Not correct. PHE made clear (see attached emails) that decisions on the evidence were made by the independent experts of the GDG. They are independent of the Department of Health.

PHE added: “Any emails from PHE to Sheffield commissioning additional modelling and evidence were based on the GDG’s decisions and at their request, as is clearly shown by the publicly available minutes of their meetings”
Our full statement makes clear the GDG’s role: “The UK Chief Medical Officers’ alcohol guidelines were based on a comprehensive analysis of the evidence and advice from the Guidelines Development Group of independent experts. As part of the secretariat to the group, we commissioned the analysis, as requested by the Guidelines Development Group, from Sheffield University. We categorically refute the claim that PHE in any way attempted to influence or pressure Sheffield University on their research work to inform the alcohol guidelines.”

He said that after seeing the initial evidence, the Department of Health decided that the evidence was not “robust enough”
See above – it was not the Department of Health but the GDG which requested additional evidence.

They also said that they could not answer questions regarding the GDG’s decision on the evidence.
PHE actually said in a background email (attached), “Any queries on the expert group’s decision on the evidence are not for PHE to answer – as we were just part of the secretariat to the group along with DH.”

I do not speak for Sheffield University, but I would point out that others have run a fuller version of their statement, including a line which was not included in the Standard Online’s piece - “The Sheffield Alcohol Research Group were happy with the decision taken whereby the base case analysis was revised but the original modelling assumptions were retained as one of a series of sensitivity analyses” (see: 113).

Please confirm receipt and that this article will be corrected.



The article was not just 'taken down until corrected', as PHE requested. It was taken down for good. Without having the full article in front of me, it is difficult to say how accurate it was. Most newspaper articles are inaccurate to some extent, but I don't recall thinking that it was any worse than average.

Looking at PHE's list of complaints, they are right to say that the guidelines are not 'regulations' and they are right to make a distinction between the guidelines group and the Department of Health. These are sloppy mistakes that could have easily been corrected.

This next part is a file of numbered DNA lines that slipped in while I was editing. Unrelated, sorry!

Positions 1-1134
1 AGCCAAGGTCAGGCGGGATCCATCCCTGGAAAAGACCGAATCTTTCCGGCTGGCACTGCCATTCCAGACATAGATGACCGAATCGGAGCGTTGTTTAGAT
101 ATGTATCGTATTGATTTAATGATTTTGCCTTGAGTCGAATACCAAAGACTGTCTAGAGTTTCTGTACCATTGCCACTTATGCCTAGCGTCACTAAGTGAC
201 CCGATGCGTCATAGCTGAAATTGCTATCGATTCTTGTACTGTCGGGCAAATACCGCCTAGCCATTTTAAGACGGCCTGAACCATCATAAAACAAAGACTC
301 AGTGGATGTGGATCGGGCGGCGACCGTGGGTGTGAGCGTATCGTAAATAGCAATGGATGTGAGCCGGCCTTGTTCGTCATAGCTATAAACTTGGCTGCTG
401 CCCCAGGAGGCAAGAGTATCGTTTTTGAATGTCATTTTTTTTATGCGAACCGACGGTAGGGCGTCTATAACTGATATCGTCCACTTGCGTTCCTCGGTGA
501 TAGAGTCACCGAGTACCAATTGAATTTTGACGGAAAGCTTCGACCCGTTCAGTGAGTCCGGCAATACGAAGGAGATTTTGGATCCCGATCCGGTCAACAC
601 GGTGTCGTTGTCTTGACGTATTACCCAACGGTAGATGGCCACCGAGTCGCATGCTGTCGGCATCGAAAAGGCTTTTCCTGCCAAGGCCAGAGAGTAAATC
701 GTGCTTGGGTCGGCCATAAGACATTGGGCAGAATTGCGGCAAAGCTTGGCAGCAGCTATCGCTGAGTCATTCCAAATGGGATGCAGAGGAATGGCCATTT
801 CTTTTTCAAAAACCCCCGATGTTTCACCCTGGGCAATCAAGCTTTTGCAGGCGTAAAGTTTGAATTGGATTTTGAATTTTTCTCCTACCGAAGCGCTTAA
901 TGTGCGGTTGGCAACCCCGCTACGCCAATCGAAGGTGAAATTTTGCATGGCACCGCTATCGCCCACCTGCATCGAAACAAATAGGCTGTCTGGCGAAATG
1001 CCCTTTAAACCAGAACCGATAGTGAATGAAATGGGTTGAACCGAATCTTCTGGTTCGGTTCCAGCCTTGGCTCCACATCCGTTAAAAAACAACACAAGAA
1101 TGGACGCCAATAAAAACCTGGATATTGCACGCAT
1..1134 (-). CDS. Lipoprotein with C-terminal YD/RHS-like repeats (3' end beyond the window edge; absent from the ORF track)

Other than that, the article is basically sound. It is simply a fact that it was PHE who commissioned the Sheffield report and it was they who asked them to make the changes. Whatever word you want to use - 'suggested', 'asked', 'called on' - PHE wrote the e-mails to Sheffield requesting the changes. They can argue that they were just middle men acting on behalf of the guidelines group (although Sheffield researchers were on that group and they seemed surprised that PHE was asking for the whole base case to be changed), but they were the ones who told Sheffield to change the methodology.

In any case, the Standard article included quotes from PHE explaining their position so that readers could make up their own minds. That is fair journalism and the Standard was spineless to take the article down.

It is telling that neither PHE nor Sheffield has mounted a defence of the methodological change itself. Sheffield points the finger at PHE and PHE points the finger at the guidelines group. The data were 'tweaked'. PHE do not deny that. The change made to the base case had no scientific justification and no scientist has tried to justify it.

PHE says that '[a]ny queries on the expert group’s decision on the evidence are not for PHE to answer'. So who is going to answer them? Anybody?

Tuesday, 16 January 2018

Stop press: sugar tax = higher prices

Some people seem surprised that Coca-Cola are raising prices and reducing bottle sizes as a result of the sugar levy, despite that being the whole point of it.

I've written a short piece for Cap-X looking at the economics of this and whether Coke are price gouging. Do have a read.

Monday, 15 January 2018

Alcohol and dementia

The front page of yesterday's Sunday Times carried the news that Public Health England intends to use its bizarre new calorie limits to bully restaurants and food manufacturers into downsizing and degrading their products.

Public Health England (PHE) has told fast-food chains and supermarket ready-meal makers to “calorie cap” their foods, cutting down lunches and dinners to 600 calories and breakfast to 400.

The plan, to put the whole of the UK on a diet, is due out in March.

This is as I predicted when the new guidelines of 400 calories for breakfast and 600 calories for lunch and dinner were announced a few weeks ago:

I suspect that there is an agenda at work here. The 400-600-600 'rule' will allow PHE and its army of scolds to name and shame every restaurant portion, takeaway and ready meal that contains more than the government-approved quantity of calories. Individual meals will be portrayed as hazardous per se and will become targets for advertising bans, taxes and reformulation. A whole Pandora's Box is being quite deliberately opened.